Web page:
No, the point is that it's an implementation technique that allows you to cache the work of parsing such that you can reuse the result regardless of whether the source ends up being used as a classic script or module script.

IOW, it's an implementation technique that demonstrates the feasibility of a preload mechanism where the author doesn't specify what kind of JS payload is being parsed, but that gets all the same performance benefits since you can have a single pre-parser that works for any kind of JS payload.

dherman commented Feb 23, 2017

Not expressing an opinion on this thread (yet anyway) but just a clarification:

@annevk if that is the thing dherman was referencing in his email, it is a custom parser that is attempting to implement a proposal that has been rejected by TC39 a couple times (where you add "use module" instead of using type="module"). It doesn't help this situation, which deals with standard JavaScript.

No, the point is that it's an implementation technique that allows you to cache the work of parsing such that you can reuse the result regardless of whether the source ends up being used as a classic script or module script.

IOW, it's an implementation technique that demonstrates the feasibility of a preload mechanism where the author doesn't specify what kind of JS payload is being parsed, but that gets all the same performance benefits since you can have a single pre-parser that works for any kind of JS payload.

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erykpiast Apr 5, 2017

I guess it's very silly question, but may I ask why this one is a requirement?

We need to fetch all the dependent modules, not just the single resource pointed to by the link tag

It seems to me, that in context of modules, preload is a remedy for waterfall problem, so ideal solution would be creating a flat list of all modules used in the app (as <link> tags). With such approach the browser could prefetch module files (I'm not sure about parsing, is it possible to do it without resolving dependencies?) and pick them from cache later, once it encounters references during recursive dependency resolution, starting from <script type="module"> entrypoint(s). Does it make sense at all? What did I miss? It'd be parallel fetching and sequential/waterfall dependency resolution. Is the point of this feature to provide parallel DR as well?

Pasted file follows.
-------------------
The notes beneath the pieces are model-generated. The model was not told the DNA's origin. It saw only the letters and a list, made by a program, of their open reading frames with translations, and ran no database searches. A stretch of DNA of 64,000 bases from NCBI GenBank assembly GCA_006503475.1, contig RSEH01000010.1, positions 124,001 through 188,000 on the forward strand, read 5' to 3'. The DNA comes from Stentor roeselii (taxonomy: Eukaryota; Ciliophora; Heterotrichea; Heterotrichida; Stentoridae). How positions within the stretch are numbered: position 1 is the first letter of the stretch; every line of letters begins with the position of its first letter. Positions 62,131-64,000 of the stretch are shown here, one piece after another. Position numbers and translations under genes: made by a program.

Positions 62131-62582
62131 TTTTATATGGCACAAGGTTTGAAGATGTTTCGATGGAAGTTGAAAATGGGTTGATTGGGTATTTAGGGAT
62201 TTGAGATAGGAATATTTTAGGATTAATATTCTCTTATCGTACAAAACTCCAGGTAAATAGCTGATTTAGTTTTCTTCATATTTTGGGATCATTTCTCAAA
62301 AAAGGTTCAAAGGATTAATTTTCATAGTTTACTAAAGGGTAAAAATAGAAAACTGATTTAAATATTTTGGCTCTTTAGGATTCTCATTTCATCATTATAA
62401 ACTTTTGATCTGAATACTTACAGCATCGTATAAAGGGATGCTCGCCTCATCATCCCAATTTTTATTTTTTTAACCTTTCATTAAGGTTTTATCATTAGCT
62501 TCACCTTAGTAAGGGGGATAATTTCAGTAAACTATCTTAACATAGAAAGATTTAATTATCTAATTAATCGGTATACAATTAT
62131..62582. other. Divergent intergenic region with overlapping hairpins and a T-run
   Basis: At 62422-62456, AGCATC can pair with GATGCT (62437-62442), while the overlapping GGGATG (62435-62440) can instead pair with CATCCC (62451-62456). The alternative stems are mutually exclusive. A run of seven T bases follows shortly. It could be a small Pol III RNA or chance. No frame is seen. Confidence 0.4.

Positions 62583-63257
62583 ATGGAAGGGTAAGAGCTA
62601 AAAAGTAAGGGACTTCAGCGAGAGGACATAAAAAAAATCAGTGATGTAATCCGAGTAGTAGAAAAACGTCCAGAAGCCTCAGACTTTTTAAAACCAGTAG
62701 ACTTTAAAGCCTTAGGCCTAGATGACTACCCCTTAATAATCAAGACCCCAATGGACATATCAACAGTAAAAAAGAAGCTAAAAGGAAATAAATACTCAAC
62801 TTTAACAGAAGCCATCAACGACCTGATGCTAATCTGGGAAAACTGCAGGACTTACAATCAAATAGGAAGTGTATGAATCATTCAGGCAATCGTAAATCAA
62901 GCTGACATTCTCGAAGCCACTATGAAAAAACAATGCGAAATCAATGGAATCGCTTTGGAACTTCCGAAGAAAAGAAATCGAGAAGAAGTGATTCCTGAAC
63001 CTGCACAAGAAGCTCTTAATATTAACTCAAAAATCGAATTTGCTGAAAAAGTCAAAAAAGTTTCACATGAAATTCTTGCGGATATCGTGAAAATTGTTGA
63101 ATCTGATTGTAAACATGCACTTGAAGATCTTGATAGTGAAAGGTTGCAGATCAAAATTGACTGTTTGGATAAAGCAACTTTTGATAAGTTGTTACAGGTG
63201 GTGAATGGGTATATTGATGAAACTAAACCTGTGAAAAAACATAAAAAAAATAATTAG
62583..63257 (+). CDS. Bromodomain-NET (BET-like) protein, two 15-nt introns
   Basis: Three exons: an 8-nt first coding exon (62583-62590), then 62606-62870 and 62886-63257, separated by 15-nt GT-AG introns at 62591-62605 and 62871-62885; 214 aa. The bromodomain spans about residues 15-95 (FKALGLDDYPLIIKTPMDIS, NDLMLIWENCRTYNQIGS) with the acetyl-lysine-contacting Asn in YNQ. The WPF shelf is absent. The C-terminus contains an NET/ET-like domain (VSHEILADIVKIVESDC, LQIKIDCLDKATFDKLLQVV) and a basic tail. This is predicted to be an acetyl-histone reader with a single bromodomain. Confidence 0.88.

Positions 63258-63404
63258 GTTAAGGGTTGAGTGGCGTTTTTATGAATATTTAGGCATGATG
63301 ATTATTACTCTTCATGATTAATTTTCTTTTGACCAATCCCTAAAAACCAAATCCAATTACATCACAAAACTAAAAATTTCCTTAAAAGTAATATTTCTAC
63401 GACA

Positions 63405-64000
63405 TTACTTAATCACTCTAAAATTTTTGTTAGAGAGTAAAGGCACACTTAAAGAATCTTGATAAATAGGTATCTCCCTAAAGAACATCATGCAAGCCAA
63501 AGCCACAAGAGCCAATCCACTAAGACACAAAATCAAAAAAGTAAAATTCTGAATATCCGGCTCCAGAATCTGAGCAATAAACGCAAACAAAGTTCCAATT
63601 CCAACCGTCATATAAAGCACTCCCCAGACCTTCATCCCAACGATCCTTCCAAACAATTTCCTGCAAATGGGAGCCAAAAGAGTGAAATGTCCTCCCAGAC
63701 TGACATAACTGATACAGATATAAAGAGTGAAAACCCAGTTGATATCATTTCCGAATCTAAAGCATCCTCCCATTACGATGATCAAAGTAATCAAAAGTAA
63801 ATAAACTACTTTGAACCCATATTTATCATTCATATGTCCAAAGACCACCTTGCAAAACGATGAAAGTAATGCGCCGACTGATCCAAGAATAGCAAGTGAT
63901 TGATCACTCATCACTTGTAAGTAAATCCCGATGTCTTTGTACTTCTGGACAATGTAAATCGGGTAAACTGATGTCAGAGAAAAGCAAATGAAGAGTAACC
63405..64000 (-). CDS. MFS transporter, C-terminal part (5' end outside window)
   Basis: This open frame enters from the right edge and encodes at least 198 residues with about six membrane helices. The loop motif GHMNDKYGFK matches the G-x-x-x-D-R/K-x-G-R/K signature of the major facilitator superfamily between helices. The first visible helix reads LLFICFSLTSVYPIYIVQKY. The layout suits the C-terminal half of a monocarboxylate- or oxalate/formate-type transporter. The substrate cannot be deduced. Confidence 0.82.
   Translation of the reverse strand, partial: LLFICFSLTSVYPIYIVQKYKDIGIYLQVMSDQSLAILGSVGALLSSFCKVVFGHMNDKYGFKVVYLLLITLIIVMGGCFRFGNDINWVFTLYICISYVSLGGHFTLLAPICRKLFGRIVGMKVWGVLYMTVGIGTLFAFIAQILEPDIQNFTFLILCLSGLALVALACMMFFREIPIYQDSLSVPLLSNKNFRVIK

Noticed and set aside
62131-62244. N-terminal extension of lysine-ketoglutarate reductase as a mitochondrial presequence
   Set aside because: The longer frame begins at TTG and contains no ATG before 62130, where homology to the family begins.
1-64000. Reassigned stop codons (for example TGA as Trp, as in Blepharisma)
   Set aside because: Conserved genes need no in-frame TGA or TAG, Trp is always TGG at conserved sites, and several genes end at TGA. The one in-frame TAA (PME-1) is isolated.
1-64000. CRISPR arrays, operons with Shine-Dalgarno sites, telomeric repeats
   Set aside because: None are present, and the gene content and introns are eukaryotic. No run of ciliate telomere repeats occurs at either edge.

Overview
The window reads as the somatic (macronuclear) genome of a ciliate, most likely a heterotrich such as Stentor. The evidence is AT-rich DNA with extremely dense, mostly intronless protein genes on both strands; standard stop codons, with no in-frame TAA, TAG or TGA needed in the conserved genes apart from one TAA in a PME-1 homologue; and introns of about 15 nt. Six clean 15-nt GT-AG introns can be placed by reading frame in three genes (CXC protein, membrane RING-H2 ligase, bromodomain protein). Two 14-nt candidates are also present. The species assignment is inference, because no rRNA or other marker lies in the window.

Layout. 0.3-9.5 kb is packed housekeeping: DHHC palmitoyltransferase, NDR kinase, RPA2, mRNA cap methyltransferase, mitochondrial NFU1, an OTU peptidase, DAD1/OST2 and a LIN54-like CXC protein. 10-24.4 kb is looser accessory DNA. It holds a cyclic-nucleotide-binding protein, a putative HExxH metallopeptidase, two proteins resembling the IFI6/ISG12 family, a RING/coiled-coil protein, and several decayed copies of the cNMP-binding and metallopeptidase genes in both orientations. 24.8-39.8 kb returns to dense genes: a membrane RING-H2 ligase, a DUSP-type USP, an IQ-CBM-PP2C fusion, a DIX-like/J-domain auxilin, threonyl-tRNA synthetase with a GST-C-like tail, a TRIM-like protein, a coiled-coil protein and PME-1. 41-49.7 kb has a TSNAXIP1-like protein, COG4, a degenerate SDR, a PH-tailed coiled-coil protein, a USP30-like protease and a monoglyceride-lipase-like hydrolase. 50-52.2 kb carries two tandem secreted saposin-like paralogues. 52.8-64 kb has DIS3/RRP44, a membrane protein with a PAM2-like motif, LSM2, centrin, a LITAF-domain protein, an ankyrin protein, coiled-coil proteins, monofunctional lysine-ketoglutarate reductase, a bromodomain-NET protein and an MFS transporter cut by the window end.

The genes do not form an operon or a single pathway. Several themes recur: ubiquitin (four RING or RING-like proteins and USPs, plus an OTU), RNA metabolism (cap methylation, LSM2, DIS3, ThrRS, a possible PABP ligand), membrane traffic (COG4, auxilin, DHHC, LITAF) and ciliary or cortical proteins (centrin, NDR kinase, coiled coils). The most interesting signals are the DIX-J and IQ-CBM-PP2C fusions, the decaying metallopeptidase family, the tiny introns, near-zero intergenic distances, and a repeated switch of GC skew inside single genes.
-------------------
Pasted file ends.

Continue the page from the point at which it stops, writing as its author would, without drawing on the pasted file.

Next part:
I guess it's very silly question, but may I ask why this one is a requirement?

We need to fetch all the dependent modules, not just the single resource pointed to by the link tag

It seems to me, that in context of modules, preload is a remedy for waterfall problem, so ideal solution would be creating a flat list of all modules used in the app (as <link> tags). With such approach the browser could prefetch module files (I'm not sure about parsing, is it possible to do it without resolving dependencies?) and pick them from cache later, once it encounters references during recursive dependency resolution, starting from <script type="module"> entrypoint(s). Does it make sense at all? What did I miss? It'd be parallel fetching and sequential/waterfall dependency resolution. Is the point of this feature to provide parallel DR as well?

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guybedford Jul 16, 2017

It all seems very complicated to be handling preloading within the pipeline. Agree with @erykpiast that a simple resource-level preloader is all that is needed. Simplest should win. Caches should be simple and low level.

It all seems very complicated to be handling preloading within the pipeline. Agree with @erykpiast that a simple resource-level preloader is all that is needed. Simplest should win. Caches should be simple and low level.

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guybedford Jul 16, 2017

And especially once custom resolvers are considered - having the resolver called randomly and multiple times by the cache will break a lot of nice expectations one could otherwise have for these representing a direct tree load.

And especially once custom resolvers are considered - having the resolver called randomly and multiple times by the cache will break a lot of nice expectations one could otherwise have for these representing a direct tree load.

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guybedford Jul 16, 2017

To clarify further, System.load has always been a specified device for preloading through the spec history, and could possibly continue to exist in some form, but there is a different and simpler use case for a straightforward preload cache population for prepopulating the cache (which I'd always assumed was the link preload case for modules). And from my own experience with SystemJS, it was the link preloading cache prepopulation that has been the most relied on (I know of hardly any users using System.load).